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Woolly Wolstenholme's Maestoso - Grim CD (album) cover


Woolly Wolstenholme's Maestoso


Eclectic Prog

3.76 | 14 ratings

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4 stars What's this, a concept album? A selection of episodes in the lives of the townsfolk of Grimroyd, an infamous industrial haven of northern England - "It was cold, it was wet, but most of all, it was ... Grim!" - complete with the remnants [salvaged from the ashes of a disastrous fire at Grimroyd's towering Dibnah Theatre] of a suitably tacky musical. Lloyd-Webber had better watch out!

This, the latest, and possibly best, of Woolly Wolstenholme's musings sees his old chum Kim Turner back in the fold taking over the drum stool from Kevin Whitehead. Otherwise it is business as usual and musically, Grim follows the format of its predecessor, perhaps a touch tighter and more focussed, the sound of a band well into its stride. We are unlikely to meet with any surprises, given the mature career point reached by Woolly and the band, but Grim certainly shows them continuing to hone their art. What they lack in youthful exuberance is more than compensated by the sheer quality of musicianship.

While acoustic, and particularly 12 string, guitars have become ever more prominent in their output, the first sound heard here is the Mellotron, a welcome pointer that all is going to be well. And indeed it is, with all the necessary ingredients in their proper places: a variety of keyboards including authentic orchestral effects amongst classic Hammond and Mellotron; Steve Broomhead's guitar work stronger and better than ever; backed up by an excellent tight yet sympathetic rhythm section equally at home handling soft loping passages or forceful rock work-outs.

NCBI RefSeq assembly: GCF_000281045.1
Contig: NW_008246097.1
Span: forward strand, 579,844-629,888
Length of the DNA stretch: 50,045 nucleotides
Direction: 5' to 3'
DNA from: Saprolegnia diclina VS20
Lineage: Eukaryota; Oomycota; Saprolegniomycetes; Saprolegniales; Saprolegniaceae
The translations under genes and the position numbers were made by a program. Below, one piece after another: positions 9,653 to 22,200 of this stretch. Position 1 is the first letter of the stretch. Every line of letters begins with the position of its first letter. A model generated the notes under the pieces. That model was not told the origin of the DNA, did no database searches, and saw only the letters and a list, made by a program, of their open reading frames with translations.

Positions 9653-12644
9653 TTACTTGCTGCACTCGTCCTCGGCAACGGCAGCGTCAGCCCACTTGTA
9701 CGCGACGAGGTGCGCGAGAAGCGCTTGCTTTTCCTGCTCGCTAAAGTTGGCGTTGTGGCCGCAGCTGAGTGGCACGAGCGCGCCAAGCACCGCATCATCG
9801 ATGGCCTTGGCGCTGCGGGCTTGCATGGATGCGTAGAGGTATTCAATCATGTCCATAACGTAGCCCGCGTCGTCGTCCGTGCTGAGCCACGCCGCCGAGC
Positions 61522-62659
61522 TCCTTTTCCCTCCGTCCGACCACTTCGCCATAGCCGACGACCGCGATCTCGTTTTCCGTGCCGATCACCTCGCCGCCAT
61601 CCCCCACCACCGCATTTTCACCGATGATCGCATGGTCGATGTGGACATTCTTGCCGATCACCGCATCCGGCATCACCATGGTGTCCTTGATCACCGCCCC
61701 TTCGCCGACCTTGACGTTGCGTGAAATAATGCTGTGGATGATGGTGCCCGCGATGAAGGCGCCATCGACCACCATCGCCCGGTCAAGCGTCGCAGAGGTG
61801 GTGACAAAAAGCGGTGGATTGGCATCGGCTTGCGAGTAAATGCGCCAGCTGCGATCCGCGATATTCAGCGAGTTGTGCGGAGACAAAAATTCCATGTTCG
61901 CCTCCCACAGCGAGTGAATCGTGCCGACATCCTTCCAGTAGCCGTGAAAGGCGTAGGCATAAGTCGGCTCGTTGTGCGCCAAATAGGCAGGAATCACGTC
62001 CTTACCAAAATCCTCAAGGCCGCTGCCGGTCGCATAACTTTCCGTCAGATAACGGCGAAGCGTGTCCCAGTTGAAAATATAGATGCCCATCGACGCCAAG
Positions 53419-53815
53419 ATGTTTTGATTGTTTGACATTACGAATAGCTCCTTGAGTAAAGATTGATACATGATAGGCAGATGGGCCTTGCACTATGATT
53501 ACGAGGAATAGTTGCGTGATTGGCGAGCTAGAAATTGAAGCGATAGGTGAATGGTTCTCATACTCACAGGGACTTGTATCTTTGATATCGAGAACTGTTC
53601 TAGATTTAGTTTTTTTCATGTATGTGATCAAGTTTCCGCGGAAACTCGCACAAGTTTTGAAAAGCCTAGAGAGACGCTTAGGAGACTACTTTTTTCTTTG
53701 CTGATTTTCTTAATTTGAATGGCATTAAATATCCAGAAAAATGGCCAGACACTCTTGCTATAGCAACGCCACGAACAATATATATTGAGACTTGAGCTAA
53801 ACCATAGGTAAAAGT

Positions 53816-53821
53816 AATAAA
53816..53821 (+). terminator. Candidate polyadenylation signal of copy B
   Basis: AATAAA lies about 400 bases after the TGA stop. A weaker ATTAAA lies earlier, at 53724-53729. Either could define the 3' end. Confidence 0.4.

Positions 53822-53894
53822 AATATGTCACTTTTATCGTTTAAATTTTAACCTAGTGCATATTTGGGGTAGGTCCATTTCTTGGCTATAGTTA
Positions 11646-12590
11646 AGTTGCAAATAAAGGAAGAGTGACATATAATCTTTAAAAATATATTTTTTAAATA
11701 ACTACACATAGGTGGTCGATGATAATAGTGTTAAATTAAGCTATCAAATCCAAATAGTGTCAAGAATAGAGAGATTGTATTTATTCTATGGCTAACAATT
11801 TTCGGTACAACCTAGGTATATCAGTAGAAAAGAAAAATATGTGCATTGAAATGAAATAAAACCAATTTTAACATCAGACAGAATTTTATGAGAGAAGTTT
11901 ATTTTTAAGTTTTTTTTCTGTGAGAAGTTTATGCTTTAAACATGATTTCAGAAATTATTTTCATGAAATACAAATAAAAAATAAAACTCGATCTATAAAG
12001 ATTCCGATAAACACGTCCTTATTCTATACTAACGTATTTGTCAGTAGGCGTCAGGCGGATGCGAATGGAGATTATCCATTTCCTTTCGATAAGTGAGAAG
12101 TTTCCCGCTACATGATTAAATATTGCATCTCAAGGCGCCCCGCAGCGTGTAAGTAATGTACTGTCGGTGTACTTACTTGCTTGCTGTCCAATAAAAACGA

Lyrically, Grim is paradoxically less dark than its predecessor. Subjects range from insightful comments on relationships [Through A Storm and Kim Turner's That's The Price You Pay], via barbed reflections on modern society [The Iceman Cometh and Location, Location, Location], and studies in escapism [A Lark and Hebden Bridge] to a modern adaptation of an old English folk song [Harp + Carp], though I have to say that two soppy love songs on the same album [Love Is and Pas De Deux] is at least one too many for my taste!

Musically, the album stretches, in Woolly's trademark shapeshifting style, from gentle acoustic ballad to grand anthemic statement, encompassing some rockist moments along the way. Stand-out Prog tracks include opener Through A Storm, which progresses from big fanfare to small vocal and back in classic Woolly style embracing some Mellotron and Hackett-like guitar along the way, while Hebden Bridge is another all time favourite, reminiscent of Trick Of The Tail era Genesis, with a dreamy acoustic opening building to a fantastic majestic crescendo of soaring guitars and abundant Mellotron. It doesn't get much better than that!

Joolz | 4/5 |


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